Well we are in the home stretch now on the Pekovich Cabinet. All thats left to do is make the kumiko, fit it in the door, and hang the door. To start the kumiko, I bought a 12" long piece of 12/4 basswood, and used my bandsaw to rip two 9/16 wide strips, then planed them down to 1/2."
I make the grid the way Mike P shows in his Kumiko article in fine woodworking. Its a jig that I clamp to my miter gauge, thats pretty much a box joint jig. The distance between the cross cuts dictates the length and width of the finished kumiko panel. Its important to get this pretty close, test on scrap. I use a flat grind, full kerf blade to cut the grooves for the half laps. I want to mention that its important to use a full kerf blade. My first go around making kumiko, i didnt have one, only a thin kerf blade. The thinner pieces make cutting the angles difficult, and they dont like to hold together. The thicker pieces from the full kerf have more purchase when fit together.
Then rip the individual strips out. I really have to flubber with the fence and scrap to get the fit just right. Its the most challenging part of the process, in my opinion.
Then I cut the pieces to length with a hand saw and saw hook. I skimmed the ends on my shooting board to get them perfect. Then I can fit the grid together.
Then its all about the inner pieces. First do the diagonals. They have 45 degree cuts on both ends. You really have to mess around with your jig to get the stop set just perfect. It is very helpful to have 2 jigs for each angle. Set one to be a little long, then have another jig set to cut the other side of the piece to length. Heres piece in the jig getting chiseled to length.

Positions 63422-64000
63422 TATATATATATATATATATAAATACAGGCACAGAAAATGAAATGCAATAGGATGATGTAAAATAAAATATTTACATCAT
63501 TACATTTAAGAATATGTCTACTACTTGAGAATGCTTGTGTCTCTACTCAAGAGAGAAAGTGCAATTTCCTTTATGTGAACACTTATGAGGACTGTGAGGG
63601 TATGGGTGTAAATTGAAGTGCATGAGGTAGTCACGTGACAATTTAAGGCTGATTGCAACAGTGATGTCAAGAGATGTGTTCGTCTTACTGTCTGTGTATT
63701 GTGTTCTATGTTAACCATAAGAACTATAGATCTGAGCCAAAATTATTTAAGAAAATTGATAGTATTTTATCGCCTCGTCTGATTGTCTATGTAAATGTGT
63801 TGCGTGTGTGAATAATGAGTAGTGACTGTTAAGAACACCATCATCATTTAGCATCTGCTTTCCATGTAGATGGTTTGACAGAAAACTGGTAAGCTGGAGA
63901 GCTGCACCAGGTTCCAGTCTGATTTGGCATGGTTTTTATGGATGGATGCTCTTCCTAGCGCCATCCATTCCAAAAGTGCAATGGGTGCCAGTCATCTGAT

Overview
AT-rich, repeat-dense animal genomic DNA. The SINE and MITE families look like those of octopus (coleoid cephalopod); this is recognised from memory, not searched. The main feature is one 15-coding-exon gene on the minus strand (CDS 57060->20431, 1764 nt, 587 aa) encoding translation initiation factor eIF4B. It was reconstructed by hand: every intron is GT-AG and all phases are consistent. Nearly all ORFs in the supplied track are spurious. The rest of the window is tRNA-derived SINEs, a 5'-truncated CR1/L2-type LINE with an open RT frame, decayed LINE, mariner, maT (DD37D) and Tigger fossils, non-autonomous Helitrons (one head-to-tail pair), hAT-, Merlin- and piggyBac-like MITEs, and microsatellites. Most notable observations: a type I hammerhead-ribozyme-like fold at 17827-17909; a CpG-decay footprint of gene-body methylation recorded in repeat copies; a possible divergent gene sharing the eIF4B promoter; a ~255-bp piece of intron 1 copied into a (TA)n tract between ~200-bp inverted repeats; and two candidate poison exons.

And all the diagonals fit.
Then cut a bunch of short little pieces and cut 22.5 degree angles on one end of each, with your 22.5 degree jig.
Then on the other end of those pieces, use each of your 67.5 degree jigs to cut the pieces to length. With the 67.5 degree ends, you have to have one side cut deeper so the flat is bigger, its hard to describe ill post a picture of what it looks like.
And those pieces fit together like so-
I put the bigger flats together, im not sure if thats how Mike does it, but it works either way. I didnt take any pictures of the last pieces of the puzzle, but you get the idea now. They are just little short pieces with 45's on both ends, and they lock everything in place. Then after its all fit, pull it back apart piece by piece, and dab a little glue on all the ends, and the grid half laps, and put it back together. I actually did this as I went along, and not all at once. Heres the kumiko panel, before i fit it to the door opening.
I just used a hand plane and shooting board to finesse the kumiko to fit the opening just right. I didnt glue it in, just slip fit it, and called it good. Its not going anywhere.
And here we have it, the Pekovich Cabinet. I hope you enjoyed the journal, and once again, thanks for reading.